• CAS View: Cassava is not only used as a basic food crop, but it has several other uses as well. In addition to its use in the pharmaceutical industry, it can also be used to produce flour for baking purposes. Cassava flour is gluten-free and an answer to those who are gluten-intolerant. It can also be used to produce starch, glucose and maltose. Cassava flour can be converted into maltose – a significant development given that cassava flour costs considerably less to produce than starch (the conventional maltose feedstock). Cassava chips can be used to produce animal and fish feed, and native starch produced from cassava can be used to produce alcohol. Africa lends itself to the production of cassava, and some producers use a dual approach to obtain enough cassava feedstock, i.e. by roping in smallholder farmers (whose loyalty has to be tied up by means of various support mechanisms) and by developing their own cassava fields. There is tremendous potential in developing the extended value chain of cassava, and a number of entrepreneurs have already embarked upon this journey. For more information, read here.


Southern Africa

  • Zimbabwe: The Zimbabwean government is pushing for a strategy to add value to its raw commodities before exports. However, it seems a number of major challenges do affect the export sector negatively. These are not insurmountable, however.

    Government is pushing for the expedition of the country's National Export Strategy that is set to address bottlenecks in the export sector as industry players move towards improving the competitiveness of local products on the foreign market. The strategy would spur the growth of the export sector, aiming to restore confidence in the local industry that has been affected by the influx of cheap imports. Zimbabwe should take advantage of primary commodities where it has comparative advantage and improve on value addition. Unfortunately, in the majority of cases, these products are being exported in their raw state and at a cheaper price, thereby depriving Zimbabwe of the value-added revenue. These products are then brought back to Zimbabwe later in a value-added state and at much higher prices, hence negatively affecting the balance of trade equation. Major challenges affecting the export sector include complex and burdensome procedures administered by multiple regulatory agencies, low prices from the exports of non-value added products, high cost or delays caused by domestic transportation, corruption at border posts, limited access to trade finance from local and international financial institutions, multiple taxes/levies charged, centralisation of agencies in major cities and uncompetitive prices for imported inputs. For more information, read here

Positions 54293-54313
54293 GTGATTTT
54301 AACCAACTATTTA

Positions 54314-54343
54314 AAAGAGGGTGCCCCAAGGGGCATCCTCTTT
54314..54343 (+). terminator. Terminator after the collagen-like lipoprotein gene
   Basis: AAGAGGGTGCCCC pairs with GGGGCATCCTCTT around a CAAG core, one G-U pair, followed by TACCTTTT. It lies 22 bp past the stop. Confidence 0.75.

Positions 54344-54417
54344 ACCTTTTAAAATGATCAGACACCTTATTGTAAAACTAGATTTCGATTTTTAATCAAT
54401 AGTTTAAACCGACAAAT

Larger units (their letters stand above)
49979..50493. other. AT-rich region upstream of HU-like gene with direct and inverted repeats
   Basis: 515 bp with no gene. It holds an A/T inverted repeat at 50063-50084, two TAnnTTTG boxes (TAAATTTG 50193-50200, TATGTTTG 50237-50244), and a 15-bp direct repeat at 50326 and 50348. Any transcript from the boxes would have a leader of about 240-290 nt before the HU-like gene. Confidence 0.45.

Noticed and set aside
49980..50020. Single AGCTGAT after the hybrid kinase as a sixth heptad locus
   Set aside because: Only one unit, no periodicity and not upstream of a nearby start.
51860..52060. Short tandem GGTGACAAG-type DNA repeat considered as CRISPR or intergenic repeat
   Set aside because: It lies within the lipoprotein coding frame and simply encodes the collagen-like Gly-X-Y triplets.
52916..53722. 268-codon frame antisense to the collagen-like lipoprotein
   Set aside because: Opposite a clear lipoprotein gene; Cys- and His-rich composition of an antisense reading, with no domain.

• CAS View: Zimbabwe's story of exporting raw commodities is unfortunately also Africa’s story. Zimbabwe's attempted cure to add value before exports, is also Africa's cure. It is a continental problem. Let's hope Zimbabwe is more successful at implementing the cure. However, it will need extensive investments, and its current political regime does not seem conducive for such investments. In a country with such political problems, the many identified challenges frequently seem, and do become, insurmountable. It will require strong political will, and alas, that seems to be lacking. It is a pity, because Zimbabwe is a beautiful place, and the ordinary person is a peaceful and inherently good person. This, it seems, makes them vulnerable and easy to exploit by a ruthless political elite. Unfortunately, Africa has a number of these states, but then there is also a growing number of well-governed states, such as Botswana, Namibia, Tanzania, Rwanda, Cote d'Ivoire and Senegal, to name but a few.